Chamberlin – get ready for the profits from this ‘penny stock’ and follow the ‘insiders’
Identifying and then investing in companies just before they break into profitability can be very lucrative for patient investors who are prepared to take a view and then sit back and wait for it to happen.
Just such a situation could well be how investors should be looking at this tiny £5m company.
Although its overall sales revenues have been falling for the last few years, I now see it as having turned the corner.
This company has also seen its shares falling in price over the last five years, from 132p in August 2017 to 10.75p in August last year.
However, they continued to ease back to as low as 4.0p in early March this year, but they are now showing signs of life again.
Trading currently at 4.7p, I see them more than doubling in the next year or so.
On the face of it most investors would consider that the business of Chamberlin (LON:CMH) was none too interesting.
In fact, it could well be described as boring and ‘bog standard’ but I suggest that it is one that has a very basic importance as the UK’s economy revives.
This is not one of the newcomer ‘whizz-bang’ members of the British commerce sector, instead it can trace its history back over 130 years.
Getting a ‘buzz’ out of a factory visit
It is an example of one of the many companies that I would enjoy visiting, as part of my investment research process, ahead of investment stakebuilding.
To witness raw materials going in one end of a factory, being passed through several processes before coming out of the other end as a finished product, totally fascinated me.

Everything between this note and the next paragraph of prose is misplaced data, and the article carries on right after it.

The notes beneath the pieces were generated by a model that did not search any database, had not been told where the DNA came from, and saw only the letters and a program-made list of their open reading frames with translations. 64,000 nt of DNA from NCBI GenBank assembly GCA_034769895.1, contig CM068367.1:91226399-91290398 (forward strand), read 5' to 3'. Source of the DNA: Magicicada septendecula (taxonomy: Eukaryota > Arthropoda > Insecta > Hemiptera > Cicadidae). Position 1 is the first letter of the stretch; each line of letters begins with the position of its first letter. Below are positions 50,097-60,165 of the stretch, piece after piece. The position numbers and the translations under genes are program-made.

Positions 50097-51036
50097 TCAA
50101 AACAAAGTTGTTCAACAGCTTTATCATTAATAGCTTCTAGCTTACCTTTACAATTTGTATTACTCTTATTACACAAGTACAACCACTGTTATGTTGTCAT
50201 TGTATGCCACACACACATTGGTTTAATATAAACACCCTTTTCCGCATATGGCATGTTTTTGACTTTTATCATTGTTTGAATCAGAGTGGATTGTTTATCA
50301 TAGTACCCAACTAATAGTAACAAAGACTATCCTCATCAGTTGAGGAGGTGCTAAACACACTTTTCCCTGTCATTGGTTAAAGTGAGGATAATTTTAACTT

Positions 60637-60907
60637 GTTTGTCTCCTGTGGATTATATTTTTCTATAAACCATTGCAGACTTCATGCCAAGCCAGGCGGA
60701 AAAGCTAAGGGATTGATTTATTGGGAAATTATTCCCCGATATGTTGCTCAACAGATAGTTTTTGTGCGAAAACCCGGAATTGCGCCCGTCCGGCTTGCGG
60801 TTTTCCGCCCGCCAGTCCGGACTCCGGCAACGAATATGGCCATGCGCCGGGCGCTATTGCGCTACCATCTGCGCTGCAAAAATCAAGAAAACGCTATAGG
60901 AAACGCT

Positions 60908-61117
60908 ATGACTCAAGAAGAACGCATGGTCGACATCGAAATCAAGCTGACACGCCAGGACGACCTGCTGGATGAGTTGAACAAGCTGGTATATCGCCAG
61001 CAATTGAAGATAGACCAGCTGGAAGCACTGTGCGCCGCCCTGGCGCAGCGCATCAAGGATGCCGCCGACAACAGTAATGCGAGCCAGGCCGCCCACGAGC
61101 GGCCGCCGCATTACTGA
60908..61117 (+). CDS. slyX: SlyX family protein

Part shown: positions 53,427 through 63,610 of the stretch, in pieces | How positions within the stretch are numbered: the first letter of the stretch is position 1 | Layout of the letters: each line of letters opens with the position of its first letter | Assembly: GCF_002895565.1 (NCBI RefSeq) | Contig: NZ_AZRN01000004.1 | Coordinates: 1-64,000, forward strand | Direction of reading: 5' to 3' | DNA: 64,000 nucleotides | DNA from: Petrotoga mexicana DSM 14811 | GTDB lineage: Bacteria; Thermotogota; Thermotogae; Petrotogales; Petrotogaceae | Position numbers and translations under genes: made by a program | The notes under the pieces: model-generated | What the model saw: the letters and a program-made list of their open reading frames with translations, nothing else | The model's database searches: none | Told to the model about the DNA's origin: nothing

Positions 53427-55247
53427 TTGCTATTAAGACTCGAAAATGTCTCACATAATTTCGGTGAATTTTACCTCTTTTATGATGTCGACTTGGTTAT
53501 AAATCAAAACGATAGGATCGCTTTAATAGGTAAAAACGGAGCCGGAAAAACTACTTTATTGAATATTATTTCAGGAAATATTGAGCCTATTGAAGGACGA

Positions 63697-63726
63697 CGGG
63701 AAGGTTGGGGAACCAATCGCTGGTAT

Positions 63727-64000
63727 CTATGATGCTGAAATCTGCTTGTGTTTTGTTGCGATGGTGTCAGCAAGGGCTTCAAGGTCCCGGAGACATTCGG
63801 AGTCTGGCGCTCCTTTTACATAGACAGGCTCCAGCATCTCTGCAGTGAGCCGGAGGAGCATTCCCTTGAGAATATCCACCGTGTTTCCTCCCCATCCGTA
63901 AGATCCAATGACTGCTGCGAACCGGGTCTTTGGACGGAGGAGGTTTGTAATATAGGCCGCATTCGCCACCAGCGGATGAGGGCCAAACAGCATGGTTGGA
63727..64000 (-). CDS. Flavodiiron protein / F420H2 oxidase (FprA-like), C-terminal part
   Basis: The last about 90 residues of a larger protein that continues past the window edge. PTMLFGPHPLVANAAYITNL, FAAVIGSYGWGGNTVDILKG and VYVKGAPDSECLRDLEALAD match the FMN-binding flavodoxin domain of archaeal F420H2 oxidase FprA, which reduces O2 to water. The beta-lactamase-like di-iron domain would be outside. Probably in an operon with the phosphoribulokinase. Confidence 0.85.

Unfortunately, I have not visited this group’s premises or workshops but, even so, I really like the look of this little company.
Operating from four locations in the UK, the Walsall, West Midlands-based company has two main divisions – Castings, and Engineering.
On the Castings side it produces high-quality iron castings, in various metal grades, ranging in weight from 0.1kg to 5,000kg. Its products are supplied to the automotive, construction, power generation, rail, steel and a wide variety of industrial product sectors.
Chamberlin supplies critical turbocharger components to the automotive sector. This is an emissions legislation-driven market with high growth prospects.
The Engineering side’s main operation produces certified lighting products for use in hazardous areas, such as petrochemical production facilities, in the distilling sector, as well as a range of control gear and electrical installation products.
The group supplies a very broad range of sectors within the overall engineering economy. Its customer base is predominantly blue-chip engineering groups operating across the world.
The oil and gas industry, as well as other sectors involving hazardous environments, is a key market for the group.
Chamberlin has been embarking on a process of diversification away from traditional automotive markets into e-commerce markets, where it can sell direct to the consumer.
Two new brands have been established, namely Iron Foundry Weights, serving the fitness equipment market, and Emba, providing cast iron cookware.
The company and its shareholders
The Chamberlin & Hill company was founded in 1890, went public in 1946, moved from the Main market to AIM in 2006 and shortened its name to Chamberlin a year later.